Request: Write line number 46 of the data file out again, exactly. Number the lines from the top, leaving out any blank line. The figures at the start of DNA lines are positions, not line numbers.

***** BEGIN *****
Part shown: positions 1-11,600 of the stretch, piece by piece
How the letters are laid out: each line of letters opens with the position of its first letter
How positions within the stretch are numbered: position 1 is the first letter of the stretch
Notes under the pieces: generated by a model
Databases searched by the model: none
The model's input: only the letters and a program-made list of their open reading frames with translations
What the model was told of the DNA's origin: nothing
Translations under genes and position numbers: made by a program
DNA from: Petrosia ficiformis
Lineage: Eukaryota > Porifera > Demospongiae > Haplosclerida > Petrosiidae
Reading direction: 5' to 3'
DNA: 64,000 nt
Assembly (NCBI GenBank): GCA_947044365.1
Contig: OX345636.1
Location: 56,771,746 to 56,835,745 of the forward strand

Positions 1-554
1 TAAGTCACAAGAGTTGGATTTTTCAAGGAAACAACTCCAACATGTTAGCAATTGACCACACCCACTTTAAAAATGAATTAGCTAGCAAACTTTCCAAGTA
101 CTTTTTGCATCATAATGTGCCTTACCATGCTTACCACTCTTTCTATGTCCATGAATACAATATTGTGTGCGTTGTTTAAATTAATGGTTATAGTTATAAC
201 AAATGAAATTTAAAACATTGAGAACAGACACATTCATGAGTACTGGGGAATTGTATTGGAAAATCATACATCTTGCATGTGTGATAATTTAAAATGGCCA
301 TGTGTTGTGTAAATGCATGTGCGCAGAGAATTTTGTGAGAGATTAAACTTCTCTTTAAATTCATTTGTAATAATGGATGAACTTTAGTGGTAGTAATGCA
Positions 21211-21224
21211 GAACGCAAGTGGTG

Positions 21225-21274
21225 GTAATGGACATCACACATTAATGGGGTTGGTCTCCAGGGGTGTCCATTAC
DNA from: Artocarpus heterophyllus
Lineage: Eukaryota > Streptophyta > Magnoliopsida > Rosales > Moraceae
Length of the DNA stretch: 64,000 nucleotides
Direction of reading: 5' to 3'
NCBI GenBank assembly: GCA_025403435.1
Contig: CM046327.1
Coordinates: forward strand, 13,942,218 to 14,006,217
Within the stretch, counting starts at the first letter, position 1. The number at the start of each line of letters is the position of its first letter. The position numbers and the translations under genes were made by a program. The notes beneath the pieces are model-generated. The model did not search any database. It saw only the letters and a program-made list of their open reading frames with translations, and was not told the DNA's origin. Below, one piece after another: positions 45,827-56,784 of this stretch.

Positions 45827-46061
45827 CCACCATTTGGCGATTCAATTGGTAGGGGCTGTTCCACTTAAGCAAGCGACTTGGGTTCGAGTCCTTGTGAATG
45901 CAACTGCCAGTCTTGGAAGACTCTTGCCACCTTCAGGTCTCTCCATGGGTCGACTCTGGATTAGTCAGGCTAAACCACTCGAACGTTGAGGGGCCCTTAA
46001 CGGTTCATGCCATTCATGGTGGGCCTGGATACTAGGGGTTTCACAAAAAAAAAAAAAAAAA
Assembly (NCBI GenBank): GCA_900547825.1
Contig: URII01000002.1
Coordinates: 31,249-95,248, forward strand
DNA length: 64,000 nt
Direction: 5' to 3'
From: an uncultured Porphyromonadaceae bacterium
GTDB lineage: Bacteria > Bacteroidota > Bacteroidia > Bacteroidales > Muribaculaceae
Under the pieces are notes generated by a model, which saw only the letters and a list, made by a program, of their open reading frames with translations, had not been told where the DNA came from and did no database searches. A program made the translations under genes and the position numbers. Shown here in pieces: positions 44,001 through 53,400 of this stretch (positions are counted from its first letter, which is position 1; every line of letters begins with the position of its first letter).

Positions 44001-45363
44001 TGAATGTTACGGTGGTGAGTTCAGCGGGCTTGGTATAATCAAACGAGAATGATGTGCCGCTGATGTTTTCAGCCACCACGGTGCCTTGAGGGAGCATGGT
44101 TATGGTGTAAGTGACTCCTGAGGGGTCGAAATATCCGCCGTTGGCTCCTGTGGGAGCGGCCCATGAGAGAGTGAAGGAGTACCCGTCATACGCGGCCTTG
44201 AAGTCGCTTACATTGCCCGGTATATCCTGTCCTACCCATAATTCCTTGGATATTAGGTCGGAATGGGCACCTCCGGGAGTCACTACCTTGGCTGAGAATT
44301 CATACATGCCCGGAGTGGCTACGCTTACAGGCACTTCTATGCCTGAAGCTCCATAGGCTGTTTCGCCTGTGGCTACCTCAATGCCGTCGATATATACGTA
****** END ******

44001 TGAATGTTACGGTGGTGAGTTCAGCGGGCTTGGTATAATCAAACGAGAATGATGTGCCGCTGATGTTTTCAGCCACCACGGTGCCTTGAGGGAGCATGGT